Impact of Z score system on the management of coronary artery lesions in Kawasaki disease

Raymond P. Lorenzoni, Noah Elkins, Morgan Quezada, Ellen J. Silver, Joseph Mahgerefteh, Daphne T. Hsu, Nadine F. Choueiter

Research output: Contribution to journalArticlepeer-review

2 Scopus citations


Background: Coronary artery aneurysms are well-described in Kawasaki disease and the Multisystem Inflammatory Syndrome in Children and are graded using Z scores. Three Z score systems (Boston, Montreal, and DC) are widely used in North America. The recent Pediatric Heart Network Z score system is derived from the largest diverse sample to-date. The impact of Z score system on the rate of coronary dilation and management was assessed in a large real-world dataset. Methods: Using a combined dataset of patients with acute Kawasaki disease from the Children's Hospital at Montefiore and the National Heart, Lung, and Blood Institute Kawasaki Disease Study, coronary Z scores and the rate of coronary lesions (Z ≥ 2.0) and aneurysms (Z ≥ 2.5) were determined using four Z score systems. Agreement among Z scores and the effect on Kawasaki management were assessed. Results: Of 333 patients analysed, 136 were from Montefiore and 197 from the Kawasaki Disease Study. Age, sex, body surface area, and rate of coronary lesions did not differ between the samples. Among the four Z score systems, the rate of acute coronary lesions varied from 24 to 55%. The mean left anterior descending Z scores from Pediatric Heart Network and Boston had a large uniform discrepancy of 1.3. Differences in Z scores among the four systems may change anticoagulation management in up to 22% of a Kawasaki population. Conclusions: Choice of Z score system alone may impact Kawasaki disease diagnosis and management. Further research is necessary to determine the ideal coronary Z score system.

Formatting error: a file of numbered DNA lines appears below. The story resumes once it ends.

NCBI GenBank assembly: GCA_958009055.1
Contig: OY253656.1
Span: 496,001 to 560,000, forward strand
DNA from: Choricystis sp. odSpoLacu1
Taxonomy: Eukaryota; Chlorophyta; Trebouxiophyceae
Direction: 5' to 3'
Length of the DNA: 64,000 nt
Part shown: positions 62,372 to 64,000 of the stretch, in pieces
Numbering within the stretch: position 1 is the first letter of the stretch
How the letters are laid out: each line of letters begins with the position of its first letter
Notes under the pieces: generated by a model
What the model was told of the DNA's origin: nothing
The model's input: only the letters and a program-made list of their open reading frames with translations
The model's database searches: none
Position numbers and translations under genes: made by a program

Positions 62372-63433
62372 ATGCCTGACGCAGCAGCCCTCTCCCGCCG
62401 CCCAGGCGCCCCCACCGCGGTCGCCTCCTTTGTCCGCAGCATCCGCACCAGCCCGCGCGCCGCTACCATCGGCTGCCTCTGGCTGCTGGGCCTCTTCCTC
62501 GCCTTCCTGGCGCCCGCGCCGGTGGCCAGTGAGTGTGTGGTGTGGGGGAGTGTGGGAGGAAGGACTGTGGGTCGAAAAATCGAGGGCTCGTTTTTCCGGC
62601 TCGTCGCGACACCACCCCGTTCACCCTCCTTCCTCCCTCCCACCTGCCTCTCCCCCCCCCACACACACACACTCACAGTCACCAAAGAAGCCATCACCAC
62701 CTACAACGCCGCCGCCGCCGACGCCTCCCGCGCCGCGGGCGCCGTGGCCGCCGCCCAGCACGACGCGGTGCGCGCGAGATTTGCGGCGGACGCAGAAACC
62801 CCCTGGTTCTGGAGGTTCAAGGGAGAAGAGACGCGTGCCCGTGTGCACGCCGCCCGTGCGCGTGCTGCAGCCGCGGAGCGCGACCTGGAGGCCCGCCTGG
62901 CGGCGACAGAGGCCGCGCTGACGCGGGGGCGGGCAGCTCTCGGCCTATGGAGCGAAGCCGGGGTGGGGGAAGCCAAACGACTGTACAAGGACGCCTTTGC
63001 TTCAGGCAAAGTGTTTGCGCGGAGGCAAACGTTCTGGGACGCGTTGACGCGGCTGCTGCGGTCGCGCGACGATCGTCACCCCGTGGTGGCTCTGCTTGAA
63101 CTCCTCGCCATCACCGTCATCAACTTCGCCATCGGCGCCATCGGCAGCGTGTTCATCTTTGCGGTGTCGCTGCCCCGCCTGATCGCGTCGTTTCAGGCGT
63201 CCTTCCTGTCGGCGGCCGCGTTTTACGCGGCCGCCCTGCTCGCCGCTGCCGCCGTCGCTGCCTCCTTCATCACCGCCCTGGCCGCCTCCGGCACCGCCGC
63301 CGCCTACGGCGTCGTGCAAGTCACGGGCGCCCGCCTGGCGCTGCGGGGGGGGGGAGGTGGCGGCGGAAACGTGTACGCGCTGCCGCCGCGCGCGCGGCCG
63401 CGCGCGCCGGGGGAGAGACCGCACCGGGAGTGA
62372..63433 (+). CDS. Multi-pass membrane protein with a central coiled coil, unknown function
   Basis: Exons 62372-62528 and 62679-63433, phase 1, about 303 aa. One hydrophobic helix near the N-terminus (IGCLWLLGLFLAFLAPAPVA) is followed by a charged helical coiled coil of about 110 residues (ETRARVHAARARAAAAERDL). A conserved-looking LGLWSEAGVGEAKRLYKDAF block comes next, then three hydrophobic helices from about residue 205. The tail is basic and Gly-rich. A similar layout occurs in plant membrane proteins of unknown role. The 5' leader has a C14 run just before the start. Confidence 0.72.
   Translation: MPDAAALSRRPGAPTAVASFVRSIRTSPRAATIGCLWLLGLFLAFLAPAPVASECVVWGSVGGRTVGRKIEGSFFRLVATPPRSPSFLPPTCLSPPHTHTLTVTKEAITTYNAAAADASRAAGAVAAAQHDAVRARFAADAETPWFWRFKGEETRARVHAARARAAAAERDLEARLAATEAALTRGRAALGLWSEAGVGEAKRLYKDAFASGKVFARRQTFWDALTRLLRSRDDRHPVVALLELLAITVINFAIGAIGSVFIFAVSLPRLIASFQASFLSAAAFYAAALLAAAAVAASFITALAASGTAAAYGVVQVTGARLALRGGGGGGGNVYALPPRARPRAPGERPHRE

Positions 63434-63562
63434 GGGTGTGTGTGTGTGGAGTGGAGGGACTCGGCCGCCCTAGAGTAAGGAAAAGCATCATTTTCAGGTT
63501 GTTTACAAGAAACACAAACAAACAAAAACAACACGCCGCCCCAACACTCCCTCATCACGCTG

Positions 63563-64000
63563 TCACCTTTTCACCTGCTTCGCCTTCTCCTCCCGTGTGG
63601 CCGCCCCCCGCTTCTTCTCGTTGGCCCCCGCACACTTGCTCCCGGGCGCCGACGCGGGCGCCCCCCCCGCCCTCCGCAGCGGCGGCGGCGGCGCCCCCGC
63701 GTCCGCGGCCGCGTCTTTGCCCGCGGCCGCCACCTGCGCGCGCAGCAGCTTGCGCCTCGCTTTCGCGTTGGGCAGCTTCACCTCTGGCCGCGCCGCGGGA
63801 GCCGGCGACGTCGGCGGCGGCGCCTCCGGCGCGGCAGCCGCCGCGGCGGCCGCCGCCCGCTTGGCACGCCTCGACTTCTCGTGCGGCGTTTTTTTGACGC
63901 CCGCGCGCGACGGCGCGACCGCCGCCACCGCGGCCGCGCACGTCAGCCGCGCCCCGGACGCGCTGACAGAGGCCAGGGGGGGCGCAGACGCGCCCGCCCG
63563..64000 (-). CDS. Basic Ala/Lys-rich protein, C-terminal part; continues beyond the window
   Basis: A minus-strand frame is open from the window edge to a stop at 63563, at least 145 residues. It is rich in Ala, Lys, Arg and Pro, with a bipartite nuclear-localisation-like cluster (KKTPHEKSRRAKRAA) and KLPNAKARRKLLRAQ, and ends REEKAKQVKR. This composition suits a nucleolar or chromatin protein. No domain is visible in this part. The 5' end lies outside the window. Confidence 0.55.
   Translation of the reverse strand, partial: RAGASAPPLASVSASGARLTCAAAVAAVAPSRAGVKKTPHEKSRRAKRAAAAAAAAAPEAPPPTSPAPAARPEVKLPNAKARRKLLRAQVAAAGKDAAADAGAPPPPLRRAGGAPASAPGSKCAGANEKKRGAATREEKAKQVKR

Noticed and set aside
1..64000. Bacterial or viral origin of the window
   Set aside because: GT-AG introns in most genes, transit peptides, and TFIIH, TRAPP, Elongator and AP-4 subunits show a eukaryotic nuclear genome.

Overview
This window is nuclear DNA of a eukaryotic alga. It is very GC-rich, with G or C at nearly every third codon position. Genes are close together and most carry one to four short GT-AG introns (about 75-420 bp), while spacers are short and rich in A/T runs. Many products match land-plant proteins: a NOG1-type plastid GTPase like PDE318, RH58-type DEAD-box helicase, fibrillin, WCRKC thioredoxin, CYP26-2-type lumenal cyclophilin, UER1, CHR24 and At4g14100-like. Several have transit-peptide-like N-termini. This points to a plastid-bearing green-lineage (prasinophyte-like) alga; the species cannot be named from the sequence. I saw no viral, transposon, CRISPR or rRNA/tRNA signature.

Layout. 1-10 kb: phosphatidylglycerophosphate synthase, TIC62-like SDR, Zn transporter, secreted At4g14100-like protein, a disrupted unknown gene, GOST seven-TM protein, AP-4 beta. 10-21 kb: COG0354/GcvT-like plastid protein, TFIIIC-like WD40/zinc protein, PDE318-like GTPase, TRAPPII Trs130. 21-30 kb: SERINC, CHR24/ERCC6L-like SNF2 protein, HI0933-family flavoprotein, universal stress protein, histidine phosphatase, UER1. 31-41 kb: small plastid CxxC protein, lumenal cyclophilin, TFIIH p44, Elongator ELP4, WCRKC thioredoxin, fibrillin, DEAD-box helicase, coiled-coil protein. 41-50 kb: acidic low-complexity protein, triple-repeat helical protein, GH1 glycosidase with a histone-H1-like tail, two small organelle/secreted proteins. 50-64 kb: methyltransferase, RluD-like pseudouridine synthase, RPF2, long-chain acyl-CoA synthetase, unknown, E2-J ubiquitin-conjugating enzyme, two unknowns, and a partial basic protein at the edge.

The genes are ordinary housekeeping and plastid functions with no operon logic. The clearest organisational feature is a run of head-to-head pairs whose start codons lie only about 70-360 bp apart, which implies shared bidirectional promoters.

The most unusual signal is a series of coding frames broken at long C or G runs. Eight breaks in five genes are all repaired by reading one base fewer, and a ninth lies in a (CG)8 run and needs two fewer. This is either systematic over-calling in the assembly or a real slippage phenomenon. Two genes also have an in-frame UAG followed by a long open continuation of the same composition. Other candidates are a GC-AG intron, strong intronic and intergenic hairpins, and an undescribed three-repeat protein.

Original languageEnglish (US)
Pages (from-to)952-959
Number of pages8
JournalCardiology in the Young
Issue number6
StatePublished - Jun 8 2022


  • Coronary circulation
  • Kawasaki disease
  • pediatrics
  • prognosis
  • quantification

ASJC Scopus subject areas

  • Pediatrics, Perinatology, and Child Health
  • Cardiology and Cardiovascular Medicine


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